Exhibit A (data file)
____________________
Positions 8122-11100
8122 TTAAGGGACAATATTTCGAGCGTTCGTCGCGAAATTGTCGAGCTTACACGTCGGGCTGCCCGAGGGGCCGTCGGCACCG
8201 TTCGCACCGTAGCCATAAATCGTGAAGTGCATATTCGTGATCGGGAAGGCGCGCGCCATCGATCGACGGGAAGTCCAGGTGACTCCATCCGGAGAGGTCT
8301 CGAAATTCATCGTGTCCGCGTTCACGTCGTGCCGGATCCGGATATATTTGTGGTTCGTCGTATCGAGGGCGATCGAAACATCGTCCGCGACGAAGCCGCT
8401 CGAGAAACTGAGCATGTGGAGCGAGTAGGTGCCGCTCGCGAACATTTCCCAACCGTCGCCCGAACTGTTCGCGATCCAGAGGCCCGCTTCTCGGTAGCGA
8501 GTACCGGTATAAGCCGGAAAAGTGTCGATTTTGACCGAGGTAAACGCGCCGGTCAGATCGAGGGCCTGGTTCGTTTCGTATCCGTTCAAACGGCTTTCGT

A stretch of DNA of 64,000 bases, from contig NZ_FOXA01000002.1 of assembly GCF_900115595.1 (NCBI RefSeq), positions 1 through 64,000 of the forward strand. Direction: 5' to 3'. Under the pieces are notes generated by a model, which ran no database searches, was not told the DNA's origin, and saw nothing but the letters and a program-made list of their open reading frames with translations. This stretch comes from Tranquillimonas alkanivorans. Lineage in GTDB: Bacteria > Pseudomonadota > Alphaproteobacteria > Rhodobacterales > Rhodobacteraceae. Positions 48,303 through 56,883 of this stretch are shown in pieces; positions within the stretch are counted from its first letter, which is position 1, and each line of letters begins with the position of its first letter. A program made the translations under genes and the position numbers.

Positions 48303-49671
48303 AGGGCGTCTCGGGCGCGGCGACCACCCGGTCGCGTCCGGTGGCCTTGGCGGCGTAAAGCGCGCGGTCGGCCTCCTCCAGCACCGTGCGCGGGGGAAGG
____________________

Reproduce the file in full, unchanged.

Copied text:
Positions 8122-11100
8122 TTAAGGGACAATATTTCGAGCGTTCGTCGCGAAATTGTCGAGCTTACACGTCGGGCTGCCCGAGGGGCCGTCGGCACCG
8201 TTCGCACCGTAGCCATAAATCGTGAAGTGCATATTCGTGATCGGGAAGGCGCGCGCCATCGATCGACGGGAAGTCCAGGTGACTCCATCCGGAGAGGTCT
8301 CGAAATTCATCGTGTCCGCGTTCACGTCGTGCCGGATCCGGATATATTTGTGGTTCGTCGTATCGAGGGCGATCGAAACATCGTCCGCGACGAAGCCGCT
8401 CGAGAAACTGAGCATGTGGAGCGAGTAGGTGCCGCTCGCGAACATTTCCCAACCGTCGCCCGAACTGTTCGCGATCCAGAGGCCCGCTTCTCGGTAGCGA
8501 GTACCGGTATAAGCCGGAAAAGTGTCGATTTTGACCGAGGTAAACGCGCCGGTCAGATCGAGGGCCTGGTTCGTTTCGTATCCGTTCAAACGGCTTTCGT

A stretch of DNA of 64,000 bases, from contig NZ_FOXA01000002.1 of assembly GCF_900115595.1 (NCBI RefSeq), positions 1 through 64,000 of the forward strand. Direction: 5' to 3'. Under the pieces are notes generated by a model, which ran no database searches, was not told the DNA's origin, and saw nothing but the letters and a program-made list of their open reading frames with translations. This stretch comes from Tranquillimonas alkanivorans. Lineage in GTDB: Bacteria > Pseudomonadota > Alphaproteobacteria > Rhodobacterales > Rhodobacteraceae. Positions 48,303 through 56,883 of this stretch are shown in pieces; positions within the stretch are counted from its first letter, which is position 1, and each line of letters begins with the position of its first letter. A program made the translations under genes and the position numbers.

Positions 48303-49671
48303 AGGGCGTCTCGGGCGCGGCGACCACCCGGTCGCGTCCGGTGGCCTTGGCGGCGTAAAGCGCGCGGTCGGCCTCCTCCAGCACCGTGCGCGGGGGAAGG